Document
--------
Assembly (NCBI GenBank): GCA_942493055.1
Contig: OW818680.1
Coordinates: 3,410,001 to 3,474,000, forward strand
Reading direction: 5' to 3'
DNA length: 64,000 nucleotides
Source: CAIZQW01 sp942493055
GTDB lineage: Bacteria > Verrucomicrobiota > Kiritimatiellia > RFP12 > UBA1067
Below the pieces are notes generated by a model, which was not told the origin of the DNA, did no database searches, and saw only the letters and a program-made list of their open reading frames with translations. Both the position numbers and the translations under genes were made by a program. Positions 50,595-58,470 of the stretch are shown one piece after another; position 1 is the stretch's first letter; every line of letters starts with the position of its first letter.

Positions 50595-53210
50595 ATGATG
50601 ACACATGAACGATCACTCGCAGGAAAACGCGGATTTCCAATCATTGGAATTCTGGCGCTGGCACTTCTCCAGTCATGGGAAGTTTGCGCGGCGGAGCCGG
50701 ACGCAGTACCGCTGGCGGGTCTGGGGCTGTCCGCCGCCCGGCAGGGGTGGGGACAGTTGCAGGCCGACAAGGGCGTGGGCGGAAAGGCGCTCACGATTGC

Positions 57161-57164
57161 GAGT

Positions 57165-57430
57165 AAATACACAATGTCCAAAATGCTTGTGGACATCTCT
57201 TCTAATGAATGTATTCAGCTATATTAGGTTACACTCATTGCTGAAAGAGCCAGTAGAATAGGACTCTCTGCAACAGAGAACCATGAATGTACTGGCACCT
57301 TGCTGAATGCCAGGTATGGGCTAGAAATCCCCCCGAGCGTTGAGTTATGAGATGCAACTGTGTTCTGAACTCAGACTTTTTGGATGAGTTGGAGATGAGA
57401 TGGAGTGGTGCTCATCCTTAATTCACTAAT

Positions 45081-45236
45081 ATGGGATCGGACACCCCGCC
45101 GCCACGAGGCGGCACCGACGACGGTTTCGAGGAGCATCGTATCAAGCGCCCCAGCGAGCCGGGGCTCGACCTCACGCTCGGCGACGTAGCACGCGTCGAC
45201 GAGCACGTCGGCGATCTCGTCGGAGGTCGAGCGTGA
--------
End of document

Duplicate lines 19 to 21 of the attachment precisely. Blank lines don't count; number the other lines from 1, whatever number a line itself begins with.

57401 TGGAGTGGTGCTCATCCTTAATTCACTAAT

Positions 45081-45236
45081 ATGGGATCGGACACCCCGCC